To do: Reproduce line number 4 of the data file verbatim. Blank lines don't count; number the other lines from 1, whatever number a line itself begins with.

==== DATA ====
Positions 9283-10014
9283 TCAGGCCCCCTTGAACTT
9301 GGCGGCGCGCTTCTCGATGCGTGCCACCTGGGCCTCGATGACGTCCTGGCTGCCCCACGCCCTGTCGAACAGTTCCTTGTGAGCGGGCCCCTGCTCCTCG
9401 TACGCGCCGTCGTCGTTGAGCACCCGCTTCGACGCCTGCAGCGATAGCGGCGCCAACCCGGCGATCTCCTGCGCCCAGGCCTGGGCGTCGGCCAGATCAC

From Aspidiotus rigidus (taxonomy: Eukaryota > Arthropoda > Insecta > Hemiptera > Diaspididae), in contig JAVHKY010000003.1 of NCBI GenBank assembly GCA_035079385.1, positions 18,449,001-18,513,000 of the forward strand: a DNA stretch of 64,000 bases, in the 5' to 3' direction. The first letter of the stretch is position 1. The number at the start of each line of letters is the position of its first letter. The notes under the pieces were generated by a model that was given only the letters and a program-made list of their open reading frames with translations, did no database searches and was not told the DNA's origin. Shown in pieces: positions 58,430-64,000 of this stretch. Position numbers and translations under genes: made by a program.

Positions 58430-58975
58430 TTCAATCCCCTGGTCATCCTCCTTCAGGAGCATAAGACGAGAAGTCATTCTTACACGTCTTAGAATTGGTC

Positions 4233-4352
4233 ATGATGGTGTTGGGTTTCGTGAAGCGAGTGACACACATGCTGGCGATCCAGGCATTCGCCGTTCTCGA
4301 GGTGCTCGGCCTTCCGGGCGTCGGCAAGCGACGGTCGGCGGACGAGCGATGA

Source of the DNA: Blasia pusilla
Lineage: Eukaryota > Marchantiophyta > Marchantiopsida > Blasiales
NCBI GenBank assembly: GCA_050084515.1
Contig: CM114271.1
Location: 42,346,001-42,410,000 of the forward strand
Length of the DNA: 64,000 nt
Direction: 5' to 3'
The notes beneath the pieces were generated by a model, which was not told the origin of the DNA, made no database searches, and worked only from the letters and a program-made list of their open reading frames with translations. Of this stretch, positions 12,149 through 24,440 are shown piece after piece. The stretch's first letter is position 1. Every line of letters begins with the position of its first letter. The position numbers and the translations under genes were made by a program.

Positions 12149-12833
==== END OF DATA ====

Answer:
9401 TACGCGCCGTCGTCGTTGAGCACCCGCTTCGACGCCTGCAGCGATAGCGGCGCCAACCCGGCGATCTCCTGCGCCCAGGCCTGGGCGTCGGCCAGATCAC